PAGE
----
High energy dissipation is associated with ventilator-induced lung injury (VILI)
Conventional mechanical ventilation, even when applied for only a few hours, has been shown to be a source of lung injury, so-called ‘ventilator-induced lung injury’ (VILI) 4,5. In combination with previously existing inflammatory responses, which are present in more than 90% of intensive care unit (ICU) patients1, this extra burden plays an important role in the morbidity and mortality of these patients 2,3. Thus, it is of utmost importance to minimize the risk of ventilation hampering recovery or, even worse, leading to a lethal outcome 2,8-15.
Over the last decades, innovative ‘lung-protective ventilation’ approaches have been developed to reduce VILI in the context of the two current golden standard ventilation techniques Pressure Controlled Ventilation (PCV) and Volume Controlled Ventilation (VCV). Up to now, these strategies are limited to suggested values for tidal volume settings (6 mL/kg of body mass), positive end expiratory pressure (PEEP) and plateau pressure in a “one size fits all” fashion 3,6. In fact, the ‘golden standard’ of 6 mL/kg of body mass is based on one large randomized controlled trial focusing on a specific patient group, namely patients suffering from the relatively rare lung disease Acute Respiratory Distress Syndrome (ARDS) 3. The study showed a statistically significant reduction in mortality from 39.8% in the control group to 31.0% in the intervention group. However, later studies aiming to reduce ICU mortality of ARDS patients by setting high or low PEEP failed to show significant effects and reported unchanged high mortality rates of 22–40% 16-19. A similarly high mortality rate of 35% was confirmed in the LUNG SAFE study analyzing data from 29,144 ICU patients in 50 countries 20. Also, a recent study revealed no difference in ICU stay, mortality and morbidity between patients ventilated with low (4–6 mL/kg) versus intermediate (8–10 mL/kg) tidal volumes, raising further doubts as to whether low tidal volume ventilation represents the actual ‘holy grail’ 21.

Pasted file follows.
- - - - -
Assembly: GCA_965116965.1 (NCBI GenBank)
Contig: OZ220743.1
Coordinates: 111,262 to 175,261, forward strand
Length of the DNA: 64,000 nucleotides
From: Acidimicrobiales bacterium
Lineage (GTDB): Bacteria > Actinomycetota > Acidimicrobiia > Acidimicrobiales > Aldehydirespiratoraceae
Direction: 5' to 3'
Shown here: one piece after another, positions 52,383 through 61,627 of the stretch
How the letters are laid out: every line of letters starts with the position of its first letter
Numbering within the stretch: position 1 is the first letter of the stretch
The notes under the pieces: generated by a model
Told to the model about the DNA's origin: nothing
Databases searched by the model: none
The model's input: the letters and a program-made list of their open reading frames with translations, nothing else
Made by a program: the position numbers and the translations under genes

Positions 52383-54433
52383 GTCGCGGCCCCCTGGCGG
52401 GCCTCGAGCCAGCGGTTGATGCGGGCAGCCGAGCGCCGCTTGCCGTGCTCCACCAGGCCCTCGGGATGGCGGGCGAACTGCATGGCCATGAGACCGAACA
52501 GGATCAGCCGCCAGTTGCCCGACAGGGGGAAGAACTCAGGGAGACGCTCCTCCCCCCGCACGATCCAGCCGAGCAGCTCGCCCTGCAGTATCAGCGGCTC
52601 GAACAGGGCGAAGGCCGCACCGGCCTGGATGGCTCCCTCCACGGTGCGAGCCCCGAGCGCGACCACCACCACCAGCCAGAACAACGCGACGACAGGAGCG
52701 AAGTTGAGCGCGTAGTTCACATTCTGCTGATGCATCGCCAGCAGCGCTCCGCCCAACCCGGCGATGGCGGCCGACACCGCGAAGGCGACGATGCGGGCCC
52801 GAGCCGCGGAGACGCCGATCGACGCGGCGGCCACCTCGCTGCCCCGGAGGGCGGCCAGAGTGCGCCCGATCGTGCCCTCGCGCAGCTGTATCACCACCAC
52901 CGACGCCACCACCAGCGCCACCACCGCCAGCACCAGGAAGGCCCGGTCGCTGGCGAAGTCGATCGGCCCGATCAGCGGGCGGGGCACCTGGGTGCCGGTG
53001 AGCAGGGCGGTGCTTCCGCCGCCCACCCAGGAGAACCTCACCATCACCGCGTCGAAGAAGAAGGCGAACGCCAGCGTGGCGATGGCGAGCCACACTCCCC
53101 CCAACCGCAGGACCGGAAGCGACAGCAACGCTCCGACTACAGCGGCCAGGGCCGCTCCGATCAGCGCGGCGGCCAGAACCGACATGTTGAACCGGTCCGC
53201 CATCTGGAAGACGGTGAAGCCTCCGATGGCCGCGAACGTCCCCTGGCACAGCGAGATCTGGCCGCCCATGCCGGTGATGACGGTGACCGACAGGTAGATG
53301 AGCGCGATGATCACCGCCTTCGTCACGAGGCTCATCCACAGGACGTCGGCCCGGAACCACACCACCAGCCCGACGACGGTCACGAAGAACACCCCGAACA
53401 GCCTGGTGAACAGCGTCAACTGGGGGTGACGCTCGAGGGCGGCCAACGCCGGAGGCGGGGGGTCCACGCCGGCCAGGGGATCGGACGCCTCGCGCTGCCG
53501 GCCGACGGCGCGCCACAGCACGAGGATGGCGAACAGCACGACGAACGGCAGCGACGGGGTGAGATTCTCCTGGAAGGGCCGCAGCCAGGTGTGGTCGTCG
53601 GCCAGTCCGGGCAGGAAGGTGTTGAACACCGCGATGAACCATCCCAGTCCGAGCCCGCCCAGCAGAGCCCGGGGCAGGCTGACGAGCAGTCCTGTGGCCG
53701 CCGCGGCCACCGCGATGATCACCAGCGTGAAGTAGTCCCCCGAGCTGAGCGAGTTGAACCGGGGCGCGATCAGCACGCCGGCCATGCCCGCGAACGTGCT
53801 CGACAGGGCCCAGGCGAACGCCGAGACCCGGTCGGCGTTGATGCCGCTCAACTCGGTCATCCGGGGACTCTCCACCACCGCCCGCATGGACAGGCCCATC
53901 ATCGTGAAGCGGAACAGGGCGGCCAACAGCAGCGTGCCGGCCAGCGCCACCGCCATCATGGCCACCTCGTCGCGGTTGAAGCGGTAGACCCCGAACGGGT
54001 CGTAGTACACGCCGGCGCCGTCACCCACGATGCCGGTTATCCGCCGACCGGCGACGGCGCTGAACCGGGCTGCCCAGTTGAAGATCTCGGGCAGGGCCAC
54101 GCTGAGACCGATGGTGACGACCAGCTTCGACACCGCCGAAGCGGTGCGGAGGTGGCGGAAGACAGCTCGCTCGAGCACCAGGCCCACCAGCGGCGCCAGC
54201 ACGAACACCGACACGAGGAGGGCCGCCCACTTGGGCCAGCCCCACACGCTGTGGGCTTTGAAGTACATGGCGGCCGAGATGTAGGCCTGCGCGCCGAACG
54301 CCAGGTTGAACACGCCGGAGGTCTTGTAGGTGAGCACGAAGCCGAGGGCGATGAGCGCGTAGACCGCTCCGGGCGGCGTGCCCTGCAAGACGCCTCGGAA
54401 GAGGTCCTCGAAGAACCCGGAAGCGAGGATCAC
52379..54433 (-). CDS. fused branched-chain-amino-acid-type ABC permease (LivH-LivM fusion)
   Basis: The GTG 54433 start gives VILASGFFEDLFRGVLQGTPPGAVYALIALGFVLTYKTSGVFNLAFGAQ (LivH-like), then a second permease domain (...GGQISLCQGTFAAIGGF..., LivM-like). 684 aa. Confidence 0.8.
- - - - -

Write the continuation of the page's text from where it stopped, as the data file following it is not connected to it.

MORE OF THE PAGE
The literature describes effects of mechanical power as well as mechanical energy during ventilation, where the energy dissipation is the overall power dissipation per unit of time. Mechanical power/energy derives from flow/volume and pressures provided by the ventilator in relation to the compliance and resistance of the patient’s thoracic wall and lungs. In general, more power is generated than is needed to induce inspiration and expiration. The net overspill of energy is dissipated in the lungs, which has been shown to have deleterious effects 2 and is increasingly accepted as one of the causes for VILI 7,8. While current ‘protective’ ventilation strategies mainly focus on optimizing inspiratory ventilation, the passive and abrupt expiration that occurs with conventional methods is considerably relevant 22 and potentially a key factor in inducing lung damage 23. Moreover, controlling expiration has been shown to reduce lung damage in porcine ARDS 24. Of note, a recent study revealed that mechanical power is associated with worse outcomes in critically ill patients receiving mechanical ventilation for more than 48 hours 9. As energy dissipation can be calculated based on factors such as pressures, flow and respiratory rate, independent top leaders in the field postulated that the ideal ventilator should monitor and display energy dissipation in order to really apply ‘safe’ ventilation 10.
FCV® results in lower energy dissipation